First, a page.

What if we have wealth and poverty defined wrong — what if it has nothing to do with money and ease of life?

One concept that was challenged for me on the trip to Rwanda, was poverty. As it is defined; how I measure it; and what it really means for a person or society. You see, in Rwanda I saw “poverty” as I initially defined it. Yet I didn’t see people that were unhappy, feeling without, or those who were not cherishing life.

In Rwanda I saw — people that were enjoying life. That had meaning in their community, and happy. They were in the villages, on the streets, and everywhere we drove. It was something I feel, unfortunately across the globe, that is in small quantities in the world — specifically happiness.

Now let me be clear there absolutely were those without enough food. There were plenty who needed more medical attention. Even there and in those cases, those involved were still working to find the best path forward — taking ownership and acting as best possible in their conditions.

Poverty and wealth defined by $$$

Poverty as I hear defined has to do with MONEY. If some family has less than a total income, they are poor. If they have more they are wealthy. Yet, I feel the measure of money being the defining characteristic of humanity and an individual’s place in it to be fundamentally wrong.

Poverty in my mind should be multidimensional. It should include happiness, contentment, self-sustainability of the people and the community, access and USE of current medical capabilities, nourishment, and shelter. Individually when you think of these characteristics you can see a spectrum can exist within it. Yet, I was quick to make mistakes here in these characteristics.

Your perspective & assessment is biased, mine too

You see — there is subjectivity that can be introduced, caused by the individual who is measuring and their PERSPECTIVE (read: opinion) that they are right and the other’s are wrong. For instance… let’s play with shelter.

Shelter — merely needs to be sufficient to protect the person / family from the elements and provide a space to be healthy and enjoy privacy. (Privacy one could even say is also a subjective perspective) Why isn’t a simple clay brick house on a hill without power or water enough? What if everyone has that type of home, and it does more than listed above, but also keeps away predators and allows to raise kids safely. The counter argument here I heard was centered on “needing” running water and electricity, yet they do not. It is a preference but also a slippery slope.

To change the culturally acceptable, enjoyed, and community self sustained housing in any society has several huge risk factors that I don’t think have been thoughtfully played out.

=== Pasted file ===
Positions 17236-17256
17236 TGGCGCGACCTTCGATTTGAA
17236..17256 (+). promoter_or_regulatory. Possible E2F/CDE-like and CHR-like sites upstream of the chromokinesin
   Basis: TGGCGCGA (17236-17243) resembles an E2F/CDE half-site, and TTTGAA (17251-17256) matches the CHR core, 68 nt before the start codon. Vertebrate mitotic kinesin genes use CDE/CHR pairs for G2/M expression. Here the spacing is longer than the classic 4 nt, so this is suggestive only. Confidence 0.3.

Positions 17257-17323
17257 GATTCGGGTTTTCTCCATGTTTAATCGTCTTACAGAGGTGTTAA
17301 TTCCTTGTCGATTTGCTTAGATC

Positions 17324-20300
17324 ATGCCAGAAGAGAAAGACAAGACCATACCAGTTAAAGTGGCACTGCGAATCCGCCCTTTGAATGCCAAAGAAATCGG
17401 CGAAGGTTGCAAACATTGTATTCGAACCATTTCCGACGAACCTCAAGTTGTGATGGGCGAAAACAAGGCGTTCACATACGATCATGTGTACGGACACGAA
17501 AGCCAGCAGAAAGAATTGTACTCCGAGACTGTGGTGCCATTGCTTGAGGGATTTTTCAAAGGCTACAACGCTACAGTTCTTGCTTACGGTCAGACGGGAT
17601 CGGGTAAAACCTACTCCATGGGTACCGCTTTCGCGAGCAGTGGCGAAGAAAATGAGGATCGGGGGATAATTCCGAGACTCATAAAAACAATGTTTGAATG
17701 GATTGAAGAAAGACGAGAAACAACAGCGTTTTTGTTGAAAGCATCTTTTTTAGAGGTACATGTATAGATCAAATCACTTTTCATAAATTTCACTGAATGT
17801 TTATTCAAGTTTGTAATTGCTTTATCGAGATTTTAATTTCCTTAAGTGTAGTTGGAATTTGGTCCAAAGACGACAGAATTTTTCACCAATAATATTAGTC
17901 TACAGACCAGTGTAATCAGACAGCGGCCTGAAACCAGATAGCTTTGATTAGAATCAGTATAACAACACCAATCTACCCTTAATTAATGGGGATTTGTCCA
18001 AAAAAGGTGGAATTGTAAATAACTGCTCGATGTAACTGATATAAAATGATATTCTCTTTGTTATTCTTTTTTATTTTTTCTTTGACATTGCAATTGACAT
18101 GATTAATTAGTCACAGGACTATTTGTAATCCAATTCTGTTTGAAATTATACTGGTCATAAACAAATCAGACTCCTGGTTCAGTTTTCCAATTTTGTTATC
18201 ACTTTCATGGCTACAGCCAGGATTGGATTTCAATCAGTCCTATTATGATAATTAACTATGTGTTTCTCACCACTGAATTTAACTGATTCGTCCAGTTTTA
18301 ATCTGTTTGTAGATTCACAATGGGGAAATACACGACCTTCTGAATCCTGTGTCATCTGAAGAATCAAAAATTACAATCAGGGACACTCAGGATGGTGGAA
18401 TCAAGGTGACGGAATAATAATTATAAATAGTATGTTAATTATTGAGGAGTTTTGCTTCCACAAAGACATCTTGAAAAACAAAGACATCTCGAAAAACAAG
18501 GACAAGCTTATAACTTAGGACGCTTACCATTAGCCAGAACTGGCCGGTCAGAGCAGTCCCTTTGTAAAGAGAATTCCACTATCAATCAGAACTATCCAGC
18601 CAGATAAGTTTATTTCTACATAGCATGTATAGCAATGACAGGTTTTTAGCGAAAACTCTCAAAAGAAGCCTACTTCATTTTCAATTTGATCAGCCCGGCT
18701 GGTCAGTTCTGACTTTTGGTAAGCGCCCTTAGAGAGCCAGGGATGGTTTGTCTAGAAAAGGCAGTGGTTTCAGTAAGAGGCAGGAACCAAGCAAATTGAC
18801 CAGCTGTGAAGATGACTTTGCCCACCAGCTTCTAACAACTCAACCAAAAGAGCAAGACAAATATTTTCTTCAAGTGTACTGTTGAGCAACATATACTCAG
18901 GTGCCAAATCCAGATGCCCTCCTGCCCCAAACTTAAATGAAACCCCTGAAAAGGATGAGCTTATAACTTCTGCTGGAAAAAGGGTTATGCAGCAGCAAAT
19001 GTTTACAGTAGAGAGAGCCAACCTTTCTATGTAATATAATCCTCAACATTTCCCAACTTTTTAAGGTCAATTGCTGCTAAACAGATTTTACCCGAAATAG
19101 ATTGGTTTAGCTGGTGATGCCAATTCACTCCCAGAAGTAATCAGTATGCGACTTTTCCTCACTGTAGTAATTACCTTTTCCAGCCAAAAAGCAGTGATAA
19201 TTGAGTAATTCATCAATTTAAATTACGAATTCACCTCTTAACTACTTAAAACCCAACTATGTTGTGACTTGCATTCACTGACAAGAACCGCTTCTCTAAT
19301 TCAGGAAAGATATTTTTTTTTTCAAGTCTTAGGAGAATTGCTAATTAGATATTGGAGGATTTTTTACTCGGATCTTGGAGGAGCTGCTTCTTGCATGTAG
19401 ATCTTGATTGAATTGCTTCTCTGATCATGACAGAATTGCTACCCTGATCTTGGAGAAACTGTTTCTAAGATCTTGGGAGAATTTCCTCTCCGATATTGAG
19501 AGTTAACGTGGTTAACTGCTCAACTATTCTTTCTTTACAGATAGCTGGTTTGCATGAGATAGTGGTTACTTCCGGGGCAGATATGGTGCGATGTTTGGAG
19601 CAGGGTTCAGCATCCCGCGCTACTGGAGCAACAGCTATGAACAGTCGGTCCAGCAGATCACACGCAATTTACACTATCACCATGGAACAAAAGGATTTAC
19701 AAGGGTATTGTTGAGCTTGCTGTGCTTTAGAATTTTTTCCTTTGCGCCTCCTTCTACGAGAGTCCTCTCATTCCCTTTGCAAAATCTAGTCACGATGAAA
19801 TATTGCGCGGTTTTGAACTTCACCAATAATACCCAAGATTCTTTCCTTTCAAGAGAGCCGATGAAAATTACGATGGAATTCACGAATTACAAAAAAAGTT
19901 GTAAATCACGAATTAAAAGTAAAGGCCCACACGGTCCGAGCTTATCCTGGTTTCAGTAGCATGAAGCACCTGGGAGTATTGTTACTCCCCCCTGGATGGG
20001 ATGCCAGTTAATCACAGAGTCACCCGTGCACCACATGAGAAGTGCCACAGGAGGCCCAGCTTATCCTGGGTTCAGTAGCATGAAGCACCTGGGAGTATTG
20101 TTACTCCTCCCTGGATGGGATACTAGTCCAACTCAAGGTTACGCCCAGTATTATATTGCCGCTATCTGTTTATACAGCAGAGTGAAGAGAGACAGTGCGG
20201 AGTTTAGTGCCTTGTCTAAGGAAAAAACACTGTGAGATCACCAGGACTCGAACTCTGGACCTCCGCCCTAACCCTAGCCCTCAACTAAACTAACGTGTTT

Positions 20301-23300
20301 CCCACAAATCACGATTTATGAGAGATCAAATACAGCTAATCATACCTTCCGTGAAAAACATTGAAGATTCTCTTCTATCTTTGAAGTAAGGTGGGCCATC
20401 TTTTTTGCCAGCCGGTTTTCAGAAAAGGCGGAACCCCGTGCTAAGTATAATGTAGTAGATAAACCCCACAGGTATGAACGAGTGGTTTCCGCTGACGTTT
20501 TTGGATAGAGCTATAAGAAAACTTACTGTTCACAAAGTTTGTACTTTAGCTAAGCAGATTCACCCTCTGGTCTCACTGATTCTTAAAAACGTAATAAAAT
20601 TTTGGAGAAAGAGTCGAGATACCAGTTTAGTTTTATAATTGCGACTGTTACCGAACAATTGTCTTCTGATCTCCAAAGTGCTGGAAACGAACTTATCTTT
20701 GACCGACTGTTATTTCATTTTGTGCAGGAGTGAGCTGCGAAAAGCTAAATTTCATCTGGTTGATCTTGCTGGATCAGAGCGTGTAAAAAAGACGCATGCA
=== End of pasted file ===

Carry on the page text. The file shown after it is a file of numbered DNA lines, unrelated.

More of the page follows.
• If families are forced / convinced they need ‘modern’ homes … then they can no longer build them or maintain them on their own / with the local community… now they require more experts, special “heavy equipment”, money to support all that infrastructure, and more.
  • Families now need to PAY with money they don’t use (barter is more popular and sustained in these regions), on power and water bills
  • The community aspect of shared water, shelters, power, etc.. leads to people coming together creating important cohesiveness and empathy together vs isolation.
  • Governments will have to lay the foundation and give / tax those for this upgrade in housing

So, by forcing an upgrade in ‘living standard’ to someone else’s definition results in the local population:

  • having higher taxes
  • buildings and infrastructure they cannot maintain
  • industry / government required to pay and build out
  • communities are now dependent upon other’s from outside the region
  • Other world standards and materials introduced into a region that can lead to contamination of the ecosystem and
  • the added materials (buildings, cleaning, welding, etc..) also are not being made in the region, thus completely imported (creating a crux for that very country)

If someone is happy, are they not wealthy where it matters? It is fact that the happiest countries are not the wealthiest (from a dollar perspective). It is this mindset of happiness, community, healthy families, and being open to other culture perspectives that has led me down these thoughts.

Poverty and Wealth to be redefined

Poverty need not be measured by money, and shame on us for thinking it is something to be fixed. Ensuring health (medical practices, sufficient food) and a great life (longevity, shelter, meaningful part of the community) are areas I feel we should rethink and refocus on — at home and abroad.

For all those in need, I hope we all will continue to take the necessary actions to set our neighbors around the world to be healthy and happy forever.

For your business and products

This highlights and reminds us that one way is not always the right way for all. This applies to how you do business; how you serve your customers, and how you do everything to create wonderful products. The opportunity today with technology and customization is that we CAN be nuanced. We can be empathetic and reflective of the end consumer. Whether that is building a hospital in Rwanda that is sustainable and utilized, or that is institutionalizing cybersecurity within your devops processes. 

Being adaptive to achieving the goals appropriate to the environment is the unlock for sustainability, speed, and ultimately happiness.

(Please note this is an excerpt from a deep discussion I had where we challenged this idea from all corners. There is a huge potential for us to help those truly in need, but also, just maybe, perhaps we should listen and learn from them too. Happiness and community for our neighbor should be our North Star.

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